Shutford is a village of period buildings built from local Hornton ironstone. In the centre of the village is a small green, and tucked behind the pub is the Grade II* listed parish church, St. Martins, which dates from the 12th century. It was built in the transitional style between Norman and Early English Gothic. The north aisle, two bays of the arcade between this aisle and the nave, and the lower stage of the bell tower survive from this period. Full information about St. Martin's Church can be found here.

Above the church is the 16th century manor house.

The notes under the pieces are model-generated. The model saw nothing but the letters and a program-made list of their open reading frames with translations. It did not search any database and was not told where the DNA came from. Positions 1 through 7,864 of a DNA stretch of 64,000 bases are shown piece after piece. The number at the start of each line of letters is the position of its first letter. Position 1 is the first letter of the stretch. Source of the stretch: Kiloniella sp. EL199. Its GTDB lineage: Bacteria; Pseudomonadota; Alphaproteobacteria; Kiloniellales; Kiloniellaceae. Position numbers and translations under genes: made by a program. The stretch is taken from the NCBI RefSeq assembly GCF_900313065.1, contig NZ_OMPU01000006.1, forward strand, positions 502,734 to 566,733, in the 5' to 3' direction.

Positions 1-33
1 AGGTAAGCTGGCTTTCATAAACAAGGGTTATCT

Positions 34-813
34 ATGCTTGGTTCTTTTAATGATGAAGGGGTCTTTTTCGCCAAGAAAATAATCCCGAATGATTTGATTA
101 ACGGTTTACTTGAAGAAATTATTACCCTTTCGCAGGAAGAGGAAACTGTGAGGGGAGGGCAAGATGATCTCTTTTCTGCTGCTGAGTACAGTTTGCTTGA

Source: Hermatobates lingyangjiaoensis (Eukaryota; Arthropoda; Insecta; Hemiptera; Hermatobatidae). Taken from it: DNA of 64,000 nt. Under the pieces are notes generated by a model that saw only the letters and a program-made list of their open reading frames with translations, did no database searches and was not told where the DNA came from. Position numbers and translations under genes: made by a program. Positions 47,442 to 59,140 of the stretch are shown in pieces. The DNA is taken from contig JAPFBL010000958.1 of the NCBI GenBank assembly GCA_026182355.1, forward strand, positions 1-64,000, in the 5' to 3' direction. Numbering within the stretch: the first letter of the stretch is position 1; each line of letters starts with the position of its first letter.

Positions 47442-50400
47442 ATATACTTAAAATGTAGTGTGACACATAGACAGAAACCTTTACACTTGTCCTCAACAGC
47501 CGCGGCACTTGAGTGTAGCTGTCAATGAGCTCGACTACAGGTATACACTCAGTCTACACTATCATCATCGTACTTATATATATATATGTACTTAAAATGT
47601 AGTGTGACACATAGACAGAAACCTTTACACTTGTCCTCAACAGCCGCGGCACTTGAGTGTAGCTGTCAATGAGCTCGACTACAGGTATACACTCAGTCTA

From about 1750 Shutford was part of the Banbury area's plush industry. Plush is a textile with a cut nap or pile the same as velvet. A fire destroyed many local buildings  in 1701 but despite this by 1774 Shutford had become one of the largest villages in the area.

By 1850 the industry in the rest of the Banbury area was declining however Shutford remained in the plush trade by concentrating on the skilled manufacture of high quality plush for liveries, upholstery and furnishings. The factory closed in 1948, reportedly because of a shortage of craftsmen willing to live and work in a country village.

Shutford is about 4 miles west of Banbury.


(Click to view)

Shutford 1
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